Weekly Wire
Memphis Flyer Facing the Music

By Dennis Freeland

AUGUST 4, 1997:  I spent last week deep in the woods with several dozen Memphis teenagers. Working as the volunteer co-director of a camp called Anytown, my job was to help the young people find their similarities and overcome their differences.

The campers were black and white, Jewish and Christian, from private schools like St. Mary's and public shools like Whitehaven and East. Three were visiting from Israel. Most of the campers were chosen to attend Anytown because of their leadership skills. We hope they will take what they learn at camp and bring the best back to their schools.

Anytown is a program of the National Conference (formerly the National Conference of Christians and Jews). The camp is conducted from Phoenix to Atlanta to Memphis. Anytown can change people. I've seen it happen. Conservatives might shudder at our emphasis on diversity. Even the songs we sing might give Jesse Helms and his followers problems. Last week we sang "We Shall Overcome," "Puff the Magic Dragon," and, over my objections, "Kumbayah."

Anytown is a cerebral camp. One of the complaints we hear from campers year after year concerns their lack of free time. Most of the week is spent talking -- discussing prejudice and discrimination, gender roles, and the barriers that separate us. For Memphis teenagers, of course, that means race.

It can be emotional. We throw these smart, volatile teenagers together and immediately take them through activities which forge a bonding process. By the end of the second night, strapping 6-foot boys sit before the group wiping tears from their eyes as they recount experiences which have affected them deeply but may have gone untold until now. Suddenly the white kids see discrimination from the inside out. The black kids realize that all white teenagers aren't alike. They all begin to realize that most important adolescent concept, cool, is not limited by color.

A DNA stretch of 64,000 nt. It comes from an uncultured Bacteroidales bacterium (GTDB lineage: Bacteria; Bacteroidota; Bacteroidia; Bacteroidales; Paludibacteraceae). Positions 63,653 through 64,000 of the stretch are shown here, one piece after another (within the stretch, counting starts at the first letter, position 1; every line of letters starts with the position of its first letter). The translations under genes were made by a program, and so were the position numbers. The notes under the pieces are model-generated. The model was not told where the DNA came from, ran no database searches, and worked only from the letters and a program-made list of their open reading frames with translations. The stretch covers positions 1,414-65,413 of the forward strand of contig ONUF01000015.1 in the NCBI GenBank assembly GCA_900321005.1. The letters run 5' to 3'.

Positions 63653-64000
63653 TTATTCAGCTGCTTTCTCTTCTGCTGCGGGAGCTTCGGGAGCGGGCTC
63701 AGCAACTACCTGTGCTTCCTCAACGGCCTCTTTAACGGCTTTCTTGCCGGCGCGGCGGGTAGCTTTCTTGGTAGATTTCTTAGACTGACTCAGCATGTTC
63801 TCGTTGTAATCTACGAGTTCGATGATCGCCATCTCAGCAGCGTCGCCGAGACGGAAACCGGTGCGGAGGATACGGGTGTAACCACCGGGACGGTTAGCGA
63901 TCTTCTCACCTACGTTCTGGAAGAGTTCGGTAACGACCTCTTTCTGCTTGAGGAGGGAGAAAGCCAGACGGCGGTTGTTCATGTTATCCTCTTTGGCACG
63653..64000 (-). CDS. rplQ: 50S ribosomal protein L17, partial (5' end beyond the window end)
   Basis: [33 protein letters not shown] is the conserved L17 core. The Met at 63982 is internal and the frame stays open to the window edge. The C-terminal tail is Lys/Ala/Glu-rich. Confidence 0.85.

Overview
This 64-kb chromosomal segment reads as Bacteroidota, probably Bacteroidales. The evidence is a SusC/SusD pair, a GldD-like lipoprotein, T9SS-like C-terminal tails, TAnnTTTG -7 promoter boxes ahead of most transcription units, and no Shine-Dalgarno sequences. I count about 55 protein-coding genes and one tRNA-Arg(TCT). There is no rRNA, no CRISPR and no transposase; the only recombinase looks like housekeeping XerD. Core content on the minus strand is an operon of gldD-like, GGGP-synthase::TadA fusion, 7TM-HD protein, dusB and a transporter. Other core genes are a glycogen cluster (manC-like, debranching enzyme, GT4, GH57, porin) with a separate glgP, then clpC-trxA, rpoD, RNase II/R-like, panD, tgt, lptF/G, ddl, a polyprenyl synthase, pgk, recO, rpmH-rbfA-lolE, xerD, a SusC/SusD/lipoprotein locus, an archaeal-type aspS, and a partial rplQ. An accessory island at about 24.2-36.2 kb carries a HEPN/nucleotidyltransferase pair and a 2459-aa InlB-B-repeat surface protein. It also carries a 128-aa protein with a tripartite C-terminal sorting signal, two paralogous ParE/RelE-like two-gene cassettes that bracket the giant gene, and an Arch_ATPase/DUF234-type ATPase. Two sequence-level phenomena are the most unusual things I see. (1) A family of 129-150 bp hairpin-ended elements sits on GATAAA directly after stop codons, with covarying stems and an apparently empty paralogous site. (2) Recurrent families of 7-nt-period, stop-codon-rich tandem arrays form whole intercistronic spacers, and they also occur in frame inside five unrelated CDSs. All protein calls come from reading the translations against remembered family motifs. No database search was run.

Invariably things happen. Just as in the real world. On our next-to-last night at camp, as the staff is quietly congratulating itself for a job well done, we suddenly face an incident. Like so many racial misunderstandings, this one is rooted in an apparently insignificant moment. Given an unexpected hour of free time at the end of an evening, most of the campers gather around a boom box to listen to music and dance. Hot and tired, I sit by myself, happily watching the multi-cultural group dance its buns off to music totally unfamiliar to me. I go to bed tired but happy.

Funny, but in our separate-but-rarely-equal world, music can be a divisive factor. Our music. Their music. Black music. White music. Us. Them. Somehow the music incident slips completely past the boys, who will sneak out of their cabins and play basketball into the wee hours, bonding, proving their love for each other. On the other side of camp, the girls are upset, and in the true tradition of Anytown, they sit up most of the night discussing their feelings.

When I hear about it the next morning, I am incredulous. "I saw them dancing," I protest. "There can't be a problem." But the long face of one of my favorite campers clues me in. At Anytown, we believe open, honest dialogue is the solution for the small sticking points in race relations. Through a couple of private meetings, we talk through the hurt feelings in less than an hour. Girls move from tears to hugs. Anytown surges forward, toward its inescapable return to Memphis.

I go to camp because I learn from it. Because the process allows me to rediscover my humanity. Last week I learned an old lesson about prejudice and discrimination. I hope I left my cynicism in the woods.

After a full week without access to newspapers, radio, or TV, the real world can be shocking. We reenter Shelby County and hear about the black boycott at the county commission. I can't help but think that all our politicians could use a little Anytown spirit. (Dennis Freeland is editor of The Memphis Flyer.)


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